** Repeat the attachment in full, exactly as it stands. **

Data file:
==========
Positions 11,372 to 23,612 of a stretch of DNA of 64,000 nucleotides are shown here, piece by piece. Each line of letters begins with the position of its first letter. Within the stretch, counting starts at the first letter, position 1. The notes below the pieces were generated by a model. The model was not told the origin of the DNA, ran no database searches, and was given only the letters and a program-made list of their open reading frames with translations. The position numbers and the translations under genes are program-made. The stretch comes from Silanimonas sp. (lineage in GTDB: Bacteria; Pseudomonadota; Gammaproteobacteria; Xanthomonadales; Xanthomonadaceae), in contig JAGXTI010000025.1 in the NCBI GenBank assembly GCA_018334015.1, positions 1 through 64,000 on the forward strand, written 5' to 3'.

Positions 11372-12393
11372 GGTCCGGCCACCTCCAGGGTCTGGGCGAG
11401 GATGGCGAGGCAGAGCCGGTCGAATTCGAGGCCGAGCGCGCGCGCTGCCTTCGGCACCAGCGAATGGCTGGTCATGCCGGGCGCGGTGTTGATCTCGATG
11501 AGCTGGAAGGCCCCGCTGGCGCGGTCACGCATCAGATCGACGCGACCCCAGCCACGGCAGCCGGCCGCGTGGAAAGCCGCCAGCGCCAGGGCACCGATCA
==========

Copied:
Positions 11,372 to 23,612 of a stretch of DNA of 64,000 nucleotides are shown here, piece by piece. Each line of letters begins with the position of its first letter. Within the stretch, counting starts at the first letter, position 1. The notes below the pieces were generated by a model. The model was not told the origin of the DNA, ran no database searches, and was given only the letters and a program-made list of their open reading frames with translations. The position numbers and the translations under genes are program-made. The stretch comes from Silanimonas sp. (lineage in GTDB: Bacteria; Pseudomonadota; Gammaproteobacteria; Xanthomonadales; Xanthomonadaceae), in contig JAGXTI010000025.1 in the NCBI GenBank assembly GCA_018334015.1, positions 1 through 64,000 on the forward strand, written 5' to 3'.

Positions 11372-12393
11372 GGTCCGGCCACCTCCAGGGTCTGGGCGAG
11401 GATGGCGAGGCAGAGCCGGTCGAATTCGAGGCCGAGCGCGCGCGCTGCCTTCGGCACCAGCGAATGGCTGGTCATGCCGGGCGCGGTGTTGATCTCGATG
11501 AGCTGGAAGGCCCCGCTGGCGCGGTCACGCATCAGATCGACGCGACCCCAGCCACGGCAGCCGGCCGCGTGGAAAGCCGCCAGCGCCAGGGCACCGATCA